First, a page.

Every year, millions of people around the world sustain a traumatic brain injury (TBI). The majority of these are "mild" brain injuries, known as "concussions". A large portion of the brain is dedicated to vision-related processing and therefore concussions and other traumatic brain injuries often result in some degree of visual dysfunction.
PTSD (Post-Traumatic Stress Disorder) is often accompanied by visual disturbances, known as PTVS, Post-Traumatic Vision Syndrome.
What is Post Traumatic Vision Syndrome?
Post Trauma Vision Syndrome occurs when there is a disruption of the visual process. This disruption affects the neurological system that brings information to the brain and sends information from the brain to the muscles that control eye movements. It causes difficulty with maintain fixation (the ability to 'lock on'), binocular fusion (the ability to use the two eyes together as a team), and accommodation (the ability to physically focus).
What Are the Symptoms of PTVS?
Even if someone is able to see with good clarity in each eye(20/20), a TBI can cause the following visual dysfunctions:
- Blurred vision
- Double vision
- Low blink rate
- Depth-perception issues
- Difficulty with eye-tracking
- Sensitivity to light (photophobia)
- Eye strain, especially while reading or using a computer
Non-visual symptoms may include:
- Poor balance
- Difficulty reading
- Difficulty driving
- Difficulty concentrating
- Visual memory problems
- Difficulty navigating through crowded or tight spaces
How Does a Neuro-Optometrist Treat PTVS?
A Neuro-Optometrist assesses eye health, acuity, and a wide range of visual abilities. These include eye alignment, convergence function, focusing ability, peripheral awareness and more.
A program on Neuro-Optometric Rehabilitation enables the individual to regain visual skills that were damaged by the brain injury. Special eyeglasses with prism or tint may be prescribed to improve spatial and/or binocular vision. Special light therapy, Syntonic Phototherapy, often gives gives patient relief from some symptoms.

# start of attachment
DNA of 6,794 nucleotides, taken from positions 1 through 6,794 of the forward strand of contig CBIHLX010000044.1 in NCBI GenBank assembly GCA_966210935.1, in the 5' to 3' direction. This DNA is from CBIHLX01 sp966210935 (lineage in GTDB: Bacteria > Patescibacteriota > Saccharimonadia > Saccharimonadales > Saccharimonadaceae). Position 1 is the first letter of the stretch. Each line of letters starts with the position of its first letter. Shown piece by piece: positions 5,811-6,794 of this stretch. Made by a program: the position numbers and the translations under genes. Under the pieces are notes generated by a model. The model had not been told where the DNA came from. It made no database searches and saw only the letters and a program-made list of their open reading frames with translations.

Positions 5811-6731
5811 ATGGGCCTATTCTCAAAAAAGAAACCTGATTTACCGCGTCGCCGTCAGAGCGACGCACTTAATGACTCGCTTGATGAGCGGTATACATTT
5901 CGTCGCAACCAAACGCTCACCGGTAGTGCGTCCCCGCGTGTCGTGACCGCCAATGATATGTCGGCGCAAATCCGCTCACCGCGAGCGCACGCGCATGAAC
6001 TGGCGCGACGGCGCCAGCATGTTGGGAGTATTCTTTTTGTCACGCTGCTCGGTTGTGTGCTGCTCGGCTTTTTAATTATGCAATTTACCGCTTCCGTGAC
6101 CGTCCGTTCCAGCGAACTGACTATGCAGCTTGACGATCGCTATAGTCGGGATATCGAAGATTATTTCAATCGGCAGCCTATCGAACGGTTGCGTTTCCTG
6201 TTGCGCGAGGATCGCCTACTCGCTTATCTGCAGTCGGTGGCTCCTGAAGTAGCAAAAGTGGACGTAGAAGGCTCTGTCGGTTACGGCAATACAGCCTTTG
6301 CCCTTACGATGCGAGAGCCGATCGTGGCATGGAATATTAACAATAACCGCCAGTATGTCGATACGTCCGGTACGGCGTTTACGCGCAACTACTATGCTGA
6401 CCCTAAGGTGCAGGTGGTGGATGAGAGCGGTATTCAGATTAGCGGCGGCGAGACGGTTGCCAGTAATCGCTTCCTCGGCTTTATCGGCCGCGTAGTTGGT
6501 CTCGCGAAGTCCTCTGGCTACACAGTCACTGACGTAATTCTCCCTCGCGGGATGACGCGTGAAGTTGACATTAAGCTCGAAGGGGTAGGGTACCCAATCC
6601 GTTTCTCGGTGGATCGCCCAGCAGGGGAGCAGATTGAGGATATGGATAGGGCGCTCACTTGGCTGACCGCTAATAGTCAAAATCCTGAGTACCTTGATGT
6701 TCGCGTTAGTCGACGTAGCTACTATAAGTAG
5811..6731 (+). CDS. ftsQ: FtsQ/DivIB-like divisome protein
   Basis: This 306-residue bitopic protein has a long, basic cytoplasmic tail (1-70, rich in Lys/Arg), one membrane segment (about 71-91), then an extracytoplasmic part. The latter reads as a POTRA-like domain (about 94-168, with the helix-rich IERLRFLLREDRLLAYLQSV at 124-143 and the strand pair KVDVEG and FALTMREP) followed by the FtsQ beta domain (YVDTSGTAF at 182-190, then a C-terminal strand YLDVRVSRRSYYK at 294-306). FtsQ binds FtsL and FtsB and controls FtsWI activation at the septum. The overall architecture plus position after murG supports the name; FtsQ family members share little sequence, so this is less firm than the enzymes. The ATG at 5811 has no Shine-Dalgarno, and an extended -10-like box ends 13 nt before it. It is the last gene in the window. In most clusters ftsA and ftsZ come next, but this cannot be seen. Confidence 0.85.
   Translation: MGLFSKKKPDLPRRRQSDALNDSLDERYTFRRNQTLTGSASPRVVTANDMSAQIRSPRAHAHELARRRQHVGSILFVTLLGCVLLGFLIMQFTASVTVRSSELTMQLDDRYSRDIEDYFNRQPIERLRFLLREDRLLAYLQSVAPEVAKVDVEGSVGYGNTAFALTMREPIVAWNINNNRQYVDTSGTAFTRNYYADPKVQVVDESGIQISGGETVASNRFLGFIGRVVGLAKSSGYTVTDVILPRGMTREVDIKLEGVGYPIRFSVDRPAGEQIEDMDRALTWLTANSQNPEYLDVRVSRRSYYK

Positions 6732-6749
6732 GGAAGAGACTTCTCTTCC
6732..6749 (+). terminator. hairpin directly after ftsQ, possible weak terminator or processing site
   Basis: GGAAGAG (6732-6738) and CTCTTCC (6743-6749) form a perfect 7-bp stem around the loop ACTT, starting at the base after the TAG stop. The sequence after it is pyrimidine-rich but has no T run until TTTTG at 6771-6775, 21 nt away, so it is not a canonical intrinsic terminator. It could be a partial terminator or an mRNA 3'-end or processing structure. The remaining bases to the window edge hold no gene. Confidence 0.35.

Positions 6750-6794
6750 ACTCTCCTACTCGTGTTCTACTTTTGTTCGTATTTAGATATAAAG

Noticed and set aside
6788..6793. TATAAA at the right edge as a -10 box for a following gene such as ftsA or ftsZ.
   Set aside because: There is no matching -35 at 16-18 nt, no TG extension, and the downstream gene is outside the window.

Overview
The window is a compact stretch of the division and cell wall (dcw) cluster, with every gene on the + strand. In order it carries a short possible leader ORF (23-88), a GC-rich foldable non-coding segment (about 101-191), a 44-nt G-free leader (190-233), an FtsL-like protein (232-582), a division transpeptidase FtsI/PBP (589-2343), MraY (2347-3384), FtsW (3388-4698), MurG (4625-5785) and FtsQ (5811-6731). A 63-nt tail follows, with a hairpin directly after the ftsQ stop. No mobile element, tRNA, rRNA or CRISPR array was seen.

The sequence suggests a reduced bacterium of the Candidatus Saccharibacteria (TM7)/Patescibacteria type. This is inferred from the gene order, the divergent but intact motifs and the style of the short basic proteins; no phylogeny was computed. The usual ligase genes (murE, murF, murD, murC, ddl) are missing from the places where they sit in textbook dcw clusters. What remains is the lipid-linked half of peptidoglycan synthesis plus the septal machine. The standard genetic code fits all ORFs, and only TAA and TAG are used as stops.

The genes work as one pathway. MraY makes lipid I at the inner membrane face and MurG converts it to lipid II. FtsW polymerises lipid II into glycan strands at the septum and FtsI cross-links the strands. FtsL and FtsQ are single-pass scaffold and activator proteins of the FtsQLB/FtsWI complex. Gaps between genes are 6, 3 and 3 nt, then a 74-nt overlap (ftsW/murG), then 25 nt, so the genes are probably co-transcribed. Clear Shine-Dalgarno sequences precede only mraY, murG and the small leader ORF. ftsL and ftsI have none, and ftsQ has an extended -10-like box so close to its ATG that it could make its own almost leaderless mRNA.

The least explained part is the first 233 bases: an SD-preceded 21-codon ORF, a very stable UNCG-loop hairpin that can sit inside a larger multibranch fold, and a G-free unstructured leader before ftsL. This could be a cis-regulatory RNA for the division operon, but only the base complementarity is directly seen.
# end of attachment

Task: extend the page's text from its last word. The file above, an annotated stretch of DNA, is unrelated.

Treating PTVS as soon as possible helps reduce the problems and enables the individual to regain quality of life. Neuro-Optometric Rehabilitation can even be effective months or years after a TBI.
Schedule a consultation with Family Eye Care to start treatment for your PTVS today.
Family Eye Care serves patients from Old Bridge, East Brunswick, Woodbridge, and Edison, New Jersey and surrounding communities.
Q: What is Neuro-Optometric Rehabilitation Therapy?
- A: Neuro-Optometric Rehabilitation is a personalized program to develop, improve and refine underdeveloped or lost visual skills. This specialized treatment involves vision procedures and visual aids (i.e. prisms) and Syntonic Phototherapy to improve visual processing and perception by strengthening of the eye-brain connection.
Q: Is my concussion impairing my reading?
- A: Many patients who suffer PTVS have reading difficulties after their injury. Words might appear to be moving on the page or blurry. Difficulty remembering what you just read and having to re-read material is very common.
"name": "What is a neuro-optometrist?",
"text": "A neuro-optometrist is able to assess functional binocularity, spatial vision, and visual processing abilities, as well as diagnose general eye health problems and correct refractive errors to improve visual acuity."
"name": "Is my concussion impairing my reading?",
"text": "Many patients suffering from PTVS experience reading difficulties after their injury. Words might appear to be moving on the page or blurry. Another possible problem is not being able to remember what you just read, even after rereading it several times."